I will certainly be cheering my heart out for the Cardinals and I most assuredly want them to go to the World Series, but despite a few ill conceived comments from the Brewers players, I think overall the Cards and Brewers have had an otherwise amiable history over the last many seasons. One way or another, it should be a great series and I look for it to go six or seven games.
Posted by JE Powell
Here it is, the third installment of my Montly Predicitons where I try to predict the Cardinals record for the month and overall record. So far I have been exactly right in predicting a 16-11 record in April and a 17-12 record for May. However, I will also predict that this will be the first time this year that I am wrong and will not be correct in June. Law of averages and all that.
Cards vs. SF Giants, 2 Games Series (last two of a series that started in May)
I am going with the same prediction of the first two games of the four game series and saying 1-1.
Cards vs. Chicago Cubs, 3 Game series
I predicted a 1-2 finish against the Cubs last month and I am going to predict a 1-2 series for the Cards again this month. Mostly because I hope by predicting the Cards actually win the series.
Cards at Houston Astros, 3 Game series
I cannot predict a sweep for the Cards for a third straight series against the ‘Stros, but I will predict a 2-1 finish against them in this series.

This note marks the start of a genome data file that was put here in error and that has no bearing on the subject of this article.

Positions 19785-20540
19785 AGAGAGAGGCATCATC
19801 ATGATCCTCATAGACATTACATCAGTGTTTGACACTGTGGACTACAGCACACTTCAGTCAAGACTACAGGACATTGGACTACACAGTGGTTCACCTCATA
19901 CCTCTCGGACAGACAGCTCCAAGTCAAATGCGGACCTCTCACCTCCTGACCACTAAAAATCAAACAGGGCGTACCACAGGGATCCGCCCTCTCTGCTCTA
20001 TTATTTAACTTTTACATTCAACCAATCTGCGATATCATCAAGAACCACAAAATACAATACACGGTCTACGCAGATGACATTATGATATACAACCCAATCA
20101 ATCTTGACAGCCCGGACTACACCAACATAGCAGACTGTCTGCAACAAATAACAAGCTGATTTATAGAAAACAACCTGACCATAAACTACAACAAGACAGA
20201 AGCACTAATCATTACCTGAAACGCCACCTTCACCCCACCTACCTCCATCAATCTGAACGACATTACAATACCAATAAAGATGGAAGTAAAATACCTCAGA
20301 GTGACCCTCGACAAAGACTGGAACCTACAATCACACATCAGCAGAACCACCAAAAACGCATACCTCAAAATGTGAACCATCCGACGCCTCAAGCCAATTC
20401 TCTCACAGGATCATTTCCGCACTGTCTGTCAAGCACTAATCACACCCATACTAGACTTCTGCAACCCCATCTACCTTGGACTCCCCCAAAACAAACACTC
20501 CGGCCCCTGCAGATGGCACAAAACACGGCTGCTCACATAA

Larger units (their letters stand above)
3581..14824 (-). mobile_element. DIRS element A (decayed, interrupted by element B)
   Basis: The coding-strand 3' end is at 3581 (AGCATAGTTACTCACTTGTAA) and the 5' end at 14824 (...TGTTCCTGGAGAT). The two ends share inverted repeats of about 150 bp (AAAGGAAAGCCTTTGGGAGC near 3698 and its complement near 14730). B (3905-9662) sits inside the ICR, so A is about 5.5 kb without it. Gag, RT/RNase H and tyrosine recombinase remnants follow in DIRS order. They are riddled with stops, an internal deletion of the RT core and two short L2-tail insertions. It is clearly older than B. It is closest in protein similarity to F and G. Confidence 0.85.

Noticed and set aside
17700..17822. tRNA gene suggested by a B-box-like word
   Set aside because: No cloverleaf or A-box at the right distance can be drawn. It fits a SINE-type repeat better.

Cards at Milwaukee Brewers, 3 Game Series
The Brew Crew is playing very well right now, but I am going to predict a 2-1 series win for the Cardinals in this one. The Brewers are not a very good road team and this series is in St. Louis.
Cards at Washington Nationals, 3 Game Series
Pretty simple prediction on this one 2-1.
Cards vs. Kansas City Royals, 3 Game Series
The last time these two teams faced each other, back in May, the Cards won the series 2-1, but it was hard fought. However, I think the Cards will go 2-1 again, but a little easier this time. KC isn’t playing that well right now, so Cards win the series.
Cards vs. Philadelphia Phillies, 3 Game Series
When these two teams met back in May, the Cards swept a two game series against the Phillies, but I don’t think the Phils will go down that easily again. 1-2, Cards lose the series.
Cards vs. Toronto Blue Jays, 3 Games Series
Jose Bautista is doing his best Albert Pujols impression this season (perhaps better as he hit 54 HR in 2010 and Pujols has never broke 50). However, the Blue Jays are mostly a one man show. Cards 2-1.
Cardinals at Baltimore Orioles, 3 Game Series
Baltimore is an improved team this season over last year, but right now I think the Cardinals are a better team. Cards 2-1
So, I am predicting a 15-11 record with an overall record of 48-34. Tune in next month where I will have a “I was wrong, but right about being wrong” post if I am, in fact, wrong.
Just like yesterday, please excuse the grammatical and spelling errors as I again sacrificed accuracy for content.